This post has been corrected. See the note at the bottom for details.
Valley girl Dorfman (Sara Rue), a never-been-kissed accountant, pines over Jay (Johann Urb), a globe-trotting narcissist in this old-fashioned makeover movie set in Los Angeles' newly hipsterized downtown. When Jay accepts a weeklong assignment in Afghanistan, Dorfman squeals at the chance to house-sit his brand new loft. And unpack and decorate. And commute daily from the warehouse district to Encino.
Everyone knows a Dorfman — a people-pleasing victim — and Brad Leong's comedy has some nicely miserable character beats watching Dorfman cower before her crush, her sleazebag brother (Jonathan Chase), his secretary (Kelen Coleman), and pretty much anyone who notices her existence long enough to demand a favor. We're relieved when she instead starts obeying the commands of Jay's neighbors: two hotties (Hayley Marie Norman and Aussie pop star Sophie Monk) and a playboy who pretends to be gay (Haaz Sleiman).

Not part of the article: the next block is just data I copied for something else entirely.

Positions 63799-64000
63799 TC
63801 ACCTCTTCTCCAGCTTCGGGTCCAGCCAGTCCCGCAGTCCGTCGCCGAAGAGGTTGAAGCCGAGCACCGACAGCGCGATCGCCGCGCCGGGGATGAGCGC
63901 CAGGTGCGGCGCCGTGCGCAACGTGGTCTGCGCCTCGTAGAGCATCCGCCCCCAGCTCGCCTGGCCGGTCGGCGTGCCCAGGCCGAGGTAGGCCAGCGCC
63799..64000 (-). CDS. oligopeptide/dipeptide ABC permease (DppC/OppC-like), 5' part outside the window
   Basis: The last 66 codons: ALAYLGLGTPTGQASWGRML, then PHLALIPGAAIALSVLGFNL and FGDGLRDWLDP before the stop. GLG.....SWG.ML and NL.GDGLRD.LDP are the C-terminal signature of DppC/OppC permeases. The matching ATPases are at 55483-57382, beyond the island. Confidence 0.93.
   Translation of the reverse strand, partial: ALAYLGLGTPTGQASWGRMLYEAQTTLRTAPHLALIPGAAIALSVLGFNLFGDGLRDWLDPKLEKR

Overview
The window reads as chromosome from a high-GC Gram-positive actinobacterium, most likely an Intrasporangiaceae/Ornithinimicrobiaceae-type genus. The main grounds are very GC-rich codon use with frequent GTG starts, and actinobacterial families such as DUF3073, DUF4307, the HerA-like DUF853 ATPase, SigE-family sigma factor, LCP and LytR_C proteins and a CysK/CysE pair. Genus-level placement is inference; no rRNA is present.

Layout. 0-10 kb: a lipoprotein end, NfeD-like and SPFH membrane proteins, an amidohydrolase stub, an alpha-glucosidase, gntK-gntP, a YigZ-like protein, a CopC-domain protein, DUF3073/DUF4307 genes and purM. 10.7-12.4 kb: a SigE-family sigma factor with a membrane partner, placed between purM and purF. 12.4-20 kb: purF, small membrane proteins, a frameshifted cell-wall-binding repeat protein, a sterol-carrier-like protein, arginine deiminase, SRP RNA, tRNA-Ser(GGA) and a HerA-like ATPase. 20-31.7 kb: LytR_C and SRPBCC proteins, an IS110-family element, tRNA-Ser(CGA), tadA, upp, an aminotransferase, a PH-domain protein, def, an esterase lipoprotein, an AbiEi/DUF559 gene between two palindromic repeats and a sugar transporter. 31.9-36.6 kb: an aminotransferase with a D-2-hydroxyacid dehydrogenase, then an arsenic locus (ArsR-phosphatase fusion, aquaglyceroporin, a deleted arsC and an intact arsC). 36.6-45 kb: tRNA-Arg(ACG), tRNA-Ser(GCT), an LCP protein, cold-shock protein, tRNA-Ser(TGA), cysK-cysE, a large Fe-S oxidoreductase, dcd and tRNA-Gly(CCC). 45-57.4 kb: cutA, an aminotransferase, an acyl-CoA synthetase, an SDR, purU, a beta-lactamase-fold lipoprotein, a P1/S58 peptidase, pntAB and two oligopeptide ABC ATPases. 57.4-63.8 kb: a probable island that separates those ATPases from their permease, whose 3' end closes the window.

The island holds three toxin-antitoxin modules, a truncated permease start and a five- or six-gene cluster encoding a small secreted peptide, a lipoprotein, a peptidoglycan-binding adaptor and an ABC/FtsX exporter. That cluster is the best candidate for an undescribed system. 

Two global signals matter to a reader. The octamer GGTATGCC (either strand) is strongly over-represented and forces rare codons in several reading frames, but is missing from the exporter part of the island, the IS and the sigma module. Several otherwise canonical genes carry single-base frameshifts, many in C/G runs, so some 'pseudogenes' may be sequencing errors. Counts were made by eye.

The women give her a haircut, the gentleman gives her confidence, and screenwriter Wendy Kout's semi-autobiographical sitcom-like script bops along being inoffensive to everyone besides the homeless living on L.A.'s skid row, whom Dorfman shies away from like they're soul-sucking dybbuks, even offering a stranger $5 to walk her to the subway. (At least by the end, she's emboldened enough to give one homeless person a hand-woven scarf.) As Dorfman's widowed father, Elliott Gould narrowly escapes with his dignity intact, despite a rant about a "Jesus freak" and a gay contestant on "American Idol."